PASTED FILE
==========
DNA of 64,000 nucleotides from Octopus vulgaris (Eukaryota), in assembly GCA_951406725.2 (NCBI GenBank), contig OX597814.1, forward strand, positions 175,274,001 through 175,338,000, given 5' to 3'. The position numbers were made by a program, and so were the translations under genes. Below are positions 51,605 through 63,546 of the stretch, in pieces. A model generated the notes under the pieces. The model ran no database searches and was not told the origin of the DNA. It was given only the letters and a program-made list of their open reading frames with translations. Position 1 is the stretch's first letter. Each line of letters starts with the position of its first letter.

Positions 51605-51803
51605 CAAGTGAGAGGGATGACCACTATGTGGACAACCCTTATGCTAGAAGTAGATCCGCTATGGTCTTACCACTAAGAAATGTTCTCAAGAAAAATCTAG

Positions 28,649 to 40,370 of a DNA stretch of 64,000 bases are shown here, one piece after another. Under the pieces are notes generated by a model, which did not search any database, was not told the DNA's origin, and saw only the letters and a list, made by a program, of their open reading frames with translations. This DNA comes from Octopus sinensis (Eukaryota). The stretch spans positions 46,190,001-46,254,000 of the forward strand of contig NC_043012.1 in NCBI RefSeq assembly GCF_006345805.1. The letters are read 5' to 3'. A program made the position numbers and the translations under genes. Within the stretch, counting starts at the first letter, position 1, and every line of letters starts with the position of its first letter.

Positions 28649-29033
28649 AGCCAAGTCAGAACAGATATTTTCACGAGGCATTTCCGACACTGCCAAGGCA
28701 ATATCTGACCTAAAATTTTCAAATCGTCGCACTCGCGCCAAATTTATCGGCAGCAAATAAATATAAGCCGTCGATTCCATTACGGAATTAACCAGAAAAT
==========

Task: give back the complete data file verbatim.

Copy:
DNA of 64,000 nucleotides from Octopus vulgaris (Eukaryota), in assembly GCA_951406725.2 (NCBI GenBank), contig OX597814.1, forward strand, positions 175,274,001 through 175,338,000, given 5' to 3'. The position numbers were made by a program, and so were the translations under genes. Below are positions 51,605 through 63,546 of the stretch, in pieces. A model generated the notes under the pieces. The model ran no database searches and was not told the origin of the DNA. It was given only the letters and a program-made list of their open reading frames with translations. Position 1 is the stretch's first letter. Each line of letters starts with the position of its first letter.

Positions 51605-51803
51605 CAAGTGAGAGGGATGACCACTATGTGGACAACCCTTATGCTAGAAGTAGATCCGCTATGGTCTTACCACTAAGAAATGTTCTCAAGAAAAATCTAG

Positions 28,649 to 40,370 of a DNA stretch of 64,000 bases are shown here, one piece after another. Under the pieces are notes generated by a model, which did not search any database, was not told the DNA's origin, and saw only the letters and a list, made by a program, of their open reading frames with translations. This DNA comes from Octopus sinensis (Eukaryota). The stretch spans positions 46,190,001-46,254,000 of the forward strand of contig NC_043012.1 in NCBI RefSeq assembly GCF_006345805.1. The letters are read 5' to 3'. A program made the position numbers and the translations under genes. Within the stretch, counting starts at the first letter, position 1, and every line of letters starts with the position of its first letter.

Positions 28649-29033
28649 AGCCAAGTCAGAACAGATATTTTCACGAGGCATTTCCGACACTGCCAAGGCA
28701 ATATCTGACCTAAAATTTTCAAATCGTCGCACTCGCGCCAAATTTATCGGCAGCAAATAAATATAAGCCGTCGATTCCATTACGGAATTAACCAGAAAAT